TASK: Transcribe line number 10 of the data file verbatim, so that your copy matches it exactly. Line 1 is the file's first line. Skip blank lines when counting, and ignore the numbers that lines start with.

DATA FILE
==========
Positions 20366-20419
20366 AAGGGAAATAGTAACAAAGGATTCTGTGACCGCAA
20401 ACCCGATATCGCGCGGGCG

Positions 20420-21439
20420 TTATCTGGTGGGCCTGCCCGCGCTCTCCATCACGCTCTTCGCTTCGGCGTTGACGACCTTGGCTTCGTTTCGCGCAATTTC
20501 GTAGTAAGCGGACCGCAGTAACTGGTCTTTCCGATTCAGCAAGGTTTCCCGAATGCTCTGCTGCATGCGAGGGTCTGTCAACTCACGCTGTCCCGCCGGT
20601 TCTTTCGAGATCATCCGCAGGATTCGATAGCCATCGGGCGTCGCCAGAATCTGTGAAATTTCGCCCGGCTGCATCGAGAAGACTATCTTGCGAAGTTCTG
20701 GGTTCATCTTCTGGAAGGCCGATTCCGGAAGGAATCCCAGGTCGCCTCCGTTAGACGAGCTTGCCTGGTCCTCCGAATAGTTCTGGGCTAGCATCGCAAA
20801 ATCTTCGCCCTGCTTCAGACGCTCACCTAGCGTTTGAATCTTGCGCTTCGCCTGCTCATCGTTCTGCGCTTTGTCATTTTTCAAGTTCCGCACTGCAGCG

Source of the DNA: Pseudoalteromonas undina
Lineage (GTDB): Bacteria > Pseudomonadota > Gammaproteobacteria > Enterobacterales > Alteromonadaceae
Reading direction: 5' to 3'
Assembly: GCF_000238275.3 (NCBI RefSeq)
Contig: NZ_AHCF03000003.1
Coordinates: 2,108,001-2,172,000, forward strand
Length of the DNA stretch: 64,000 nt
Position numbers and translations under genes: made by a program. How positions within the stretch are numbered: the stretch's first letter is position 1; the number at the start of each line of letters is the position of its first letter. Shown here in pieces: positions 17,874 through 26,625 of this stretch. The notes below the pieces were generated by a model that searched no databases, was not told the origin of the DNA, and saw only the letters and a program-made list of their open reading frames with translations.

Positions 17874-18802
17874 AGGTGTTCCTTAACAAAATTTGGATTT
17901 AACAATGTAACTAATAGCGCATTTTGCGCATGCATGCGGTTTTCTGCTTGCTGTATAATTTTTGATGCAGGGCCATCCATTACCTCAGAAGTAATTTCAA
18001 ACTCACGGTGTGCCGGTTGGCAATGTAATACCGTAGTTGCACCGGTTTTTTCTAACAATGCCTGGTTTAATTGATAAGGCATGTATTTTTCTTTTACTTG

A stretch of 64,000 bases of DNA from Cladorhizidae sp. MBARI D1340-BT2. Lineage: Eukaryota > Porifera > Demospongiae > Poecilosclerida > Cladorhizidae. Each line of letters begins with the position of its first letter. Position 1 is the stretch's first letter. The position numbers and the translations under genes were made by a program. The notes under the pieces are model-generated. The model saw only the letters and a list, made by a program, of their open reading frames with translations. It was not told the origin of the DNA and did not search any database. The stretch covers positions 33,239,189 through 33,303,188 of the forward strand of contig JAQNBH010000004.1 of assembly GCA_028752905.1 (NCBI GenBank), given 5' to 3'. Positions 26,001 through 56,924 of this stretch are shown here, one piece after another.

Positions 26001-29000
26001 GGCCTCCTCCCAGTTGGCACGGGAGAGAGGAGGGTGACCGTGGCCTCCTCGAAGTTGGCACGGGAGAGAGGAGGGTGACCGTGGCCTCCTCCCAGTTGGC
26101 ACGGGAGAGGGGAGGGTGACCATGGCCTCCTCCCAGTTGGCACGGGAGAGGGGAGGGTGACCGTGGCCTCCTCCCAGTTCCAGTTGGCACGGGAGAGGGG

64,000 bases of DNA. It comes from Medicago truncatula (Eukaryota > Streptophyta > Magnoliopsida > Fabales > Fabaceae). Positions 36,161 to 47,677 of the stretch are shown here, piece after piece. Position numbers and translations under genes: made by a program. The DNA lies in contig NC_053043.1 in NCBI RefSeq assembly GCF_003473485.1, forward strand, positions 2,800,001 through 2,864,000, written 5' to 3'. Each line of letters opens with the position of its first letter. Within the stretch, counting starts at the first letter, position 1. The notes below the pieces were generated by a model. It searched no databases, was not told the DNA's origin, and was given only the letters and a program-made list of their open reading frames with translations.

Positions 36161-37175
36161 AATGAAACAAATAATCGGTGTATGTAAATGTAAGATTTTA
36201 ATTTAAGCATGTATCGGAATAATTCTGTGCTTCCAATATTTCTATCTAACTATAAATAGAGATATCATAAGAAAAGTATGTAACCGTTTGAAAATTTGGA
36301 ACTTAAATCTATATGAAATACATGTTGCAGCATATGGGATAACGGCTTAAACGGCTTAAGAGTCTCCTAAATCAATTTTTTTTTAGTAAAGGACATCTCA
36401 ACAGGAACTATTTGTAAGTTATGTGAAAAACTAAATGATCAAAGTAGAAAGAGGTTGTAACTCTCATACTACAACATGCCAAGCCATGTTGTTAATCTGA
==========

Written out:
Source of the DNA: Pseudoalteromonas undina